By Mike Mooneyham

Aug. 1, 2004

I can’t help but think about Henry Marcus whenever driving past the old County Hall on King Street.

Now an affordable housing complex known as the Palace Apartments, the building is long removed from the days when it was the place to be on Friday nights, wrestling was the ticket and Henry Marcus was the ring master.

To thousands of wrestling fans in these parts, he was as much the building as the mortar that held it together. He was a promoter extraordinaire who dabbled in everything from the Royal Canadian Ballet to the Ice Capades. But pro wrestling was his bread and butter. It’s what endeared him to mat fans throughout the state for half a century.

The news of his passing last Sunday at the age of 93 leaves a void not only in the wrestling business, but also in the rich cultural fabric of our town, which counted Marcus among its unique group of engaging and colorful personalities. A master storyteller who was gifted with razor-sharp wit and an amazing sense of recall, he was the last of the old-time promoters.

BORN TO PROMOTE

I first crossed paths with Henry Marcus in 1964. It marked my indoctrination into the soap opera gone mad known as professional wrestling. By that time he had been in the promoting business for more than 20 years. What I first noticed about him was that he stood in stark contrast to the burly behemoths who worked on his shows. With thinning hair swept straight back over his head, thick glasses and trousers hitched up to his belly button (which earned him the name “High Pockets”), the nattily attired promoter was not an imposing physical presence by any stretch of the imagination.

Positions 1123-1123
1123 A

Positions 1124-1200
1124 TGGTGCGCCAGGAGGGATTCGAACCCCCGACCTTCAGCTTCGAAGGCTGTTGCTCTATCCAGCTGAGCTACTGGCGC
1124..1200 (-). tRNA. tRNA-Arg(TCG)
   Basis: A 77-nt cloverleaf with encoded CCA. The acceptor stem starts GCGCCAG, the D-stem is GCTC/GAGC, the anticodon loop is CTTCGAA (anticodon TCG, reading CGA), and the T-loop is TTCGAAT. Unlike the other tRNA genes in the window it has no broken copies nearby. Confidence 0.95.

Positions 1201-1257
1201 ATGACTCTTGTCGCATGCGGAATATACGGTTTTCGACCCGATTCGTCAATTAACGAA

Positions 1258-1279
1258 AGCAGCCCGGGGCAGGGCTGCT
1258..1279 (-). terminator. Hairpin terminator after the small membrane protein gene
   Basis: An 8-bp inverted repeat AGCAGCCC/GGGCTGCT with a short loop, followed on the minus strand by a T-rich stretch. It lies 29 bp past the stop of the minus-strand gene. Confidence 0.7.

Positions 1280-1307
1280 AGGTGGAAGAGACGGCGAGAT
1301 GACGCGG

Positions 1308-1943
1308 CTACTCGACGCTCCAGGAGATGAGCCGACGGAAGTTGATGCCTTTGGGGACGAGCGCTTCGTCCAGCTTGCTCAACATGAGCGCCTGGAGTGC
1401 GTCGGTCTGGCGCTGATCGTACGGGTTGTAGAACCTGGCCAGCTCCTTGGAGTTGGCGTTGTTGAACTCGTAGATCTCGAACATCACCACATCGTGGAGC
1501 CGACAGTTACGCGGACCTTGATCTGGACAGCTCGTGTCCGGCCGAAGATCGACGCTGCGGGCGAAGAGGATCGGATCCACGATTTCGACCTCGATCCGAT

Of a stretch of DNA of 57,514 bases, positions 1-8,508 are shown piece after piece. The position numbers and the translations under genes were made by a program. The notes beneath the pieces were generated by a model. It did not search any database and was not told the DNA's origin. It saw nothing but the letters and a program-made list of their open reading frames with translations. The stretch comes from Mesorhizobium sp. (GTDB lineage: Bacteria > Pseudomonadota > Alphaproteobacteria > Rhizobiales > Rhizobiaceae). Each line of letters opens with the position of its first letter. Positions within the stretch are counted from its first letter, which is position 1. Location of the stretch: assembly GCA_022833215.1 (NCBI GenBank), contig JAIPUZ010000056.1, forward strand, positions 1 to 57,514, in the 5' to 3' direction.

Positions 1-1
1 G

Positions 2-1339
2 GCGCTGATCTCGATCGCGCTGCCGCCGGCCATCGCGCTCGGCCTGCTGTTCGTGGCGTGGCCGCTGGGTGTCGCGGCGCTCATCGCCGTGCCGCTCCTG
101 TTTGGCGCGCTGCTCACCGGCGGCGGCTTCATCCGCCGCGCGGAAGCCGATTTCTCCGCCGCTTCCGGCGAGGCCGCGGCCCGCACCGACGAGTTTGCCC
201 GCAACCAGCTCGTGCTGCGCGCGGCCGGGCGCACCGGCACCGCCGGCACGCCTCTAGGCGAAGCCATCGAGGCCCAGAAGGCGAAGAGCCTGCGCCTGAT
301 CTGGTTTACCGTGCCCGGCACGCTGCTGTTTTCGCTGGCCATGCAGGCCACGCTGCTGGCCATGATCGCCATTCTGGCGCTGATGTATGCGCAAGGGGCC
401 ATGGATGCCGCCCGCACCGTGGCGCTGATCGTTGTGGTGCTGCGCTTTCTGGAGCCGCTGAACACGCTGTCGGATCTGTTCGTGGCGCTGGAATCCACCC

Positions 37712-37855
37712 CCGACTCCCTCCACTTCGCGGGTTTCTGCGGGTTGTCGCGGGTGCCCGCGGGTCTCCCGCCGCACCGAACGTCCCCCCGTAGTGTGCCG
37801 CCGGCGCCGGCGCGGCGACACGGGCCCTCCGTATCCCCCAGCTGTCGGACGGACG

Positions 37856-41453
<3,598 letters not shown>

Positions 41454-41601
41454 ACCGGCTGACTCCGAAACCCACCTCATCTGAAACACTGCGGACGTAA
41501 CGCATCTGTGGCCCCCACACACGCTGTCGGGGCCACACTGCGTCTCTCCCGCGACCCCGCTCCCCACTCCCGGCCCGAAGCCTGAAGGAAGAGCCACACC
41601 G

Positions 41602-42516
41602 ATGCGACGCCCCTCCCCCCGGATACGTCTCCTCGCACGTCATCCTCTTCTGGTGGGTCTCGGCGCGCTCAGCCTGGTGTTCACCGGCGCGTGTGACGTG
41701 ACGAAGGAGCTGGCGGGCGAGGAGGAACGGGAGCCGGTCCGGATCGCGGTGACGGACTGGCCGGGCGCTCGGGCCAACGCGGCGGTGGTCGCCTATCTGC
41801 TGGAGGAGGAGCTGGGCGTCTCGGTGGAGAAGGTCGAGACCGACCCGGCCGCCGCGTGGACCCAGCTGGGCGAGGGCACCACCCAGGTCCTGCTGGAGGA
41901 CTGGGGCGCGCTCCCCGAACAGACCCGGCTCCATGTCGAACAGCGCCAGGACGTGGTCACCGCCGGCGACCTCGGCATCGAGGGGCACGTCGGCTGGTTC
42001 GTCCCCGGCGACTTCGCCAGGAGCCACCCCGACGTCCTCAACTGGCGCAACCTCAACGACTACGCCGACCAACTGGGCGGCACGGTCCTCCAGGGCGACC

One thing, though, was for sure. This was his show. You’d see him handing out tickets at the box office. You’d see him taking tickets at the door, with his “Hold your own ticket!” refrain providing a familiar backdrop for the bustling County Hall throng. He’d occasionally do the ring announcing, giving the festivities just the slightest sense of decorum and an added dose of legitimacy. And, what the fans normally didn’t see, was the promoter working the backstage area, making sure the performers showed up on time and going over the intricate details that fill out a wrestling card.

Back in those days, County Hall was a mecca for wrestling in this area, and Marcus brought them all to his mat shrine. From Jim Londos to Gorgeous George to Lou Thesz to Ric Flair, they all graced the hallowed hall at 1000 King Street. Henry Marcus was the common thread that tied this unique form of entertainment to the Lowcountry, although the man was about much more than professional wrestling.

Like any promoter worth his salt, Marcus knew how to relate to people, which included the largely blue-collar wrestling audience. Whether holding a dinner in honor of Jack Dempsey at the old LaBrasca’s restaurant across from County Hall, or dining with Irving Berlin at the old Lindy’s on Broadway, Marcus always found a comfort zone.

“He was probably the smartest person that never graduated college you’d ever meet, anytime or anywhere,” Eric Marcus would say about his dad.

The son of a railroad man who died when the Hartsville native was only 3, Henry Marcus was a familiar figure in Columbia and Charleston, where the storyteller routinely held court with local businessmen, politicians, newshounds and practically anyone who appreciated his unique gift of gab. His scope of acquaintances, however, extended far beyond the Lowcountry and the state, as he rubbed shoulders with the likes of actor Tyrone Power and President Harry Truman, and was personal friends with such sports figures as boxing greats Jack Dempsey and Joe Louis, and basketball coach Frank McGuire.

LUCRATIVE LEFT TURN

Marcus got into the promotional field purely by accident. As he would tell the story, he was headed on his way to the post office when he made “a left turn instead of a right one,” and ended up bumping into a sports editor at The Record newspaper in Columbia who offered him a job writing publicity for the local wrestling shows for $3 a week. The relationships he forged with building managers led to Marcus’s entree into the promoting business, and he was doing it full-time by 1944, eventually expanding his entertainment repertoire to ice shows, stage shows, athletic events and everything in between.

Marcus promoted his first wrestling show in Charleston around 1950, a decade after he began in his home base of Columbia. His primary promotional lesson was simple: The customer is always No. 1.